I looked for both on eBay, and found a copy of THE SECOND BOOK OF WARGAMING on sale at a not too ridiculous price … so I bought it. It was delivered yesterday, and I managed to spend an enjoyable hour or so reading through it.
The book has six chapters entitled:
- Crossing a river
- Gas Warfare
- Night Fighting and Trench Warfare
- Support Services
- Seaborne Invasion
- The Island defences
Reading this book has convinced me that I really must try to get hold of a replacement copy of THE FIRST BOOK OF WARGAMING … but only once I have found one at a price that I can justify paying!
THE SECOND BOOK OF WARGAMING was written by F E Perry and published by Model and Allied Publications (Argus Books Limited) in 1978 (ISBN 0 85242 601 1) for the princely sum of £1.75!
An Austrian square
A rather ragged French square … under threat of attack by enemy infantry
A rather neat Prussian square
54mm figures of real grass! Are there many wargamers who would not find this inspiring?
In the centre of the battlefield was the city of Leipzig, with two smaller towns forming the basis of the outer ring of defences.
After a quick break for coffee, the re-fight began, with the Russians pushing forward on the Allied right, …
… the Swedes and Prussians in the centre, …
… and more Prussians and the Austrians on the left.
As these forces gradually pushed forward …
… the French mounted a fighting withdrawal, …
… centred on Leipzig.
By the time lunch was over, the increasing pressure on the French was gradually beginning to have an effect.
On the Allied right a Russian cavalry charge …
… caused considerable casualties on a French cavalry brigade.
The French Cavalry Brigade eventually dissolved and the Russian Cavalry exploited the gap …
… and charged forward yet again, causing further French losses.
The depleted Russian cavalry then withdrew to recover.
Elsewhere the Swedes continued to advance, and the cautious Austrians gradually pushed the French right flank back. The Prussians continued to move forward, and having pushed the French defenders aside, some of their cavalry entered the city.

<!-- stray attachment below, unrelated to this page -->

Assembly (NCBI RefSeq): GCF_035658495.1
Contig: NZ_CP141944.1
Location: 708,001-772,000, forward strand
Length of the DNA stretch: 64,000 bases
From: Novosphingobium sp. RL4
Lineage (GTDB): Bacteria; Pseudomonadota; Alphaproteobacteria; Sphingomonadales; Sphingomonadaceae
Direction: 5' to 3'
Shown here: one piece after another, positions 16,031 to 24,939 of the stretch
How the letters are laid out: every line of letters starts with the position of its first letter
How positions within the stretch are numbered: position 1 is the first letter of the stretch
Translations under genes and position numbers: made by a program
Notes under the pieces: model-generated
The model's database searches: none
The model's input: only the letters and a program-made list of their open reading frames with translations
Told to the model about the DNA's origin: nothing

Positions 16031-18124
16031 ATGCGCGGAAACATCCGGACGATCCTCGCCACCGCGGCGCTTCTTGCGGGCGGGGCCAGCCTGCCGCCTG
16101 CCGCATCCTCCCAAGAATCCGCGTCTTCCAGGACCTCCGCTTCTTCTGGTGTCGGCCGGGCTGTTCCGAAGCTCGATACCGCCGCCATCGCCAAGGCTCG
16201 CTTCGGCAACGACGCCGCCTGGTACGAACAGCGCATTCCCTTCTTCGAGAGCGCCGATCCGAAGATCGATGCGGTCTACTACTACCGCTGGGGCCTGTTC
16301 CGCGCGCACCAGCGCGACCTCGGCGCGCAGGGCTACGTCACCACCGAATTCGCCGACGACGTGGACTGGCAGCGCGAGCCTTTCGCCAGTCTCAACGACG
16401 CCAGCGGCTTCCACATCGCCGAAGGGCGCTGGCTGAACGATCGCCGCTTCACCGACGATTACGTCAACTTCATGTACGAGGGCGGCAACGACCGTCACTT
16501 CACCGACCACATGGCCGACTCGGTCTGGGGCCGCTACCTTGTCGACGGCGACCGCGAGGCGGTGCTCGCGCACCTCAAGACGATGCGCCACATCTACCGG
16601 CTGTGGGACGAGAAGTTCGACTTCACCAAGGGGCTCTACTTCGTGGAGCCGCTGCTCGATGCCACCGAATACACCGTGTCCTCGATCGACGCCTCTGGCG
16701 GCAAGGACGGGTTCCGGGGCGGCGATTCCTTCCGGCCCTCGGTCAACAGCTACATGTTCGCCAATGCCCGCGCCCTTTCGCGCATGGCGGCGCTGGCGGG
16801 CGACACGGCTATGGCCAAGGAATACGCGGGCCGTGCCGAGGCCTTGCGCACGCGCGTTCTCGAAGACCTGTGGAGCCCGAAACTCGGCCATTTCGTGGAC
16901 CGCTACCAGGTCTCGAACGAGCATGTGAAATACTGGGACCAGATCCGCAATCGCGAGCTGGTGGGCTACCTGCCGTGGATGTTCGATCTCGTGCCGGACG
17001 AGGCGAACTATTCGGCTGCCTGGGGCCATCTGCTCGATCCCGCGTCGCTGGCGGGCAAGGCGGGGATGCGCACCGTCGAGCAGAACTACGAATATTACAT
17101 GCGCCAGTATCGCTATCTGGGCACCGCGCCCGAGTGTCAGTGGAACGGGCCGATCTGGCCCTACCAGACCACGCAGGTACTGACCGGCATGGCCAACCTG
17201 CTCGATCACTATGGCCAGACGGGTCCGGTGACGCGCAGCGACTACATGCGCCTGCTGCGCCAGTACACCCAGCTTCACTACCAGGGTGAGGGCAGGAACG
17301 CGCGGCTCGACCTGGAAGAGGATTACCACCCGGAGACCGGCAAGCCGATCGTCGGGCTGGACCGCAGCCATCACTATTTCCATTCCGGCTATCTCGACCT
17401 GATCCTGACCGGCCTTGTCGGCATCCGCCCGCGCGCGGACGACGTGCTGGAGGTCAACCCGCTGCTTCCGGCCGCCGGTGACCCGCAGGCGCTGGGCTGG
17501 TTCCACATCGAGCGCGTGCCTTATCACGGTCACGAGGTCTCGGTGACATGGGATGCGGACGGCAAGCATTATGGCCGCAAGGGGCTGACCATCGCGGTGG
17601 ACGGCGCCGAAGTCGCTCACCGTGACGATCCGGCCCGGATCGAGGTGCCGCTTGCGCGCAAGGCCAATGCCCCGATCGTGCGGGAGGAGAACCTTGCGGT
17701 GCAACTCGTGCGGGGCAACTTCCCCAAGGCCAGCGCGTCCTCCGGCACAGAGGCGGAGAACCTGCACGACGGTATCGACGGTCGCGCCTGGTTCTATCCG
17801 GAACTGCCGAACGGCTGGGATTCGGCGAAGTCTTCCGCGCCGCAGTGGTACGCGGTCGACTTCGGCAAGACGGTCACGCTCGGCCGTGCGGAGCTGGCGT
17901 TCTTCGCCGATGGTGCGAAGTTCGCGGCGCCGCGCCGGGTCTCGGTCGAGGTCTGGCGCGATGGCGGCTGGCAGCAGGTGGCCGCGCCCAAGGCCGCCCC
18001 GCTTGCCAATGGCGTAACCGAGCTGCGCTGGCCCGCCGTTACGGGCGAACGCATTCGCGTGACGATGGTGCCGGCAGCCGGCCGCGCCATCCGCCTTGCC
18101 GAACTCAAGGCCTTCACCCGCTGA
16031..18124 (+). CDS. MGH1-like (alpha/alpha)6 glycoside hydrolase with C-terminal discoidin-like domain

The battle ended …
… with the French in retreat, beaten but unbowed.
Readers are strongly advised to double click on the individual photographs shown above in order to see them in detail.
The battle has been organised by Tim Gow and others, and will feature over two thousand 54mm toy soldiers, a large lawn, and some rules inspired by H G Wells’ LITTLE WARS. Amongst those rumoured to be taking part are Conrad Kinch, Tradgardmastare, and David Crook … but I won’t definitely know until I get there.
I hope to publish a selection of photographs of the battle in due course.
- The ‘Red’ Hussars are Russian Life Guard Hussars
- The ‘Green’ Hussars are French Chasseurs à Cheval of the Guard
- The Polish Cavalry are officers of the Russian Life Guard Lancers/Uhlans
The figure that I have not yet bought from the range that is on sale at THE WORKS is of General Murat. The uniform he is wearing is a bit too flamboyant for my taste, and might require a bit of re-painting to make is usable for FUNNY LITTLE WARS.
- 8 x ‘Red’ Hussars
- 8 x ‘Green’ Hussars
- 7 x Polish Cavalry
All I need is a further Polish Cavalryman to be able to field three small ‘regiments’ of Light Cavalry in any forthcoming FUNNY LITTLE WARS battles.
I have tried to track down what unit each of the figures actually represents. As far as I can see, the ‘Green’ Hussars are – in fact – French Chasseurs à Cheval of the Guard. As to the others … well that research remains a work in progress, but if any of my regular blog readers can identify them, I would be very grateful.
For the sum of £28.00 I bought the following figures:
7 x ‘Red’ Hussars
5 x ‘Green’ Hussars
2 x ‘Blue’ Polish Cavalry
With luck I hope to be able to add some further figures to my ‘Cavalry Corps’ in due course.
Although these cavalrymen are wearing early nineteenth century uniforms, cavalry across the world tended to wear similar dress uniforms right through until the First World War … and in the case of the Russian Civil War and the Russo-Polish War, some were even wearing nineteenth century uniforms into the early 1920s! As a result I think that I may well be able to field these figures in most FUNNY LITTLE WARS battles set in the period up to 1914.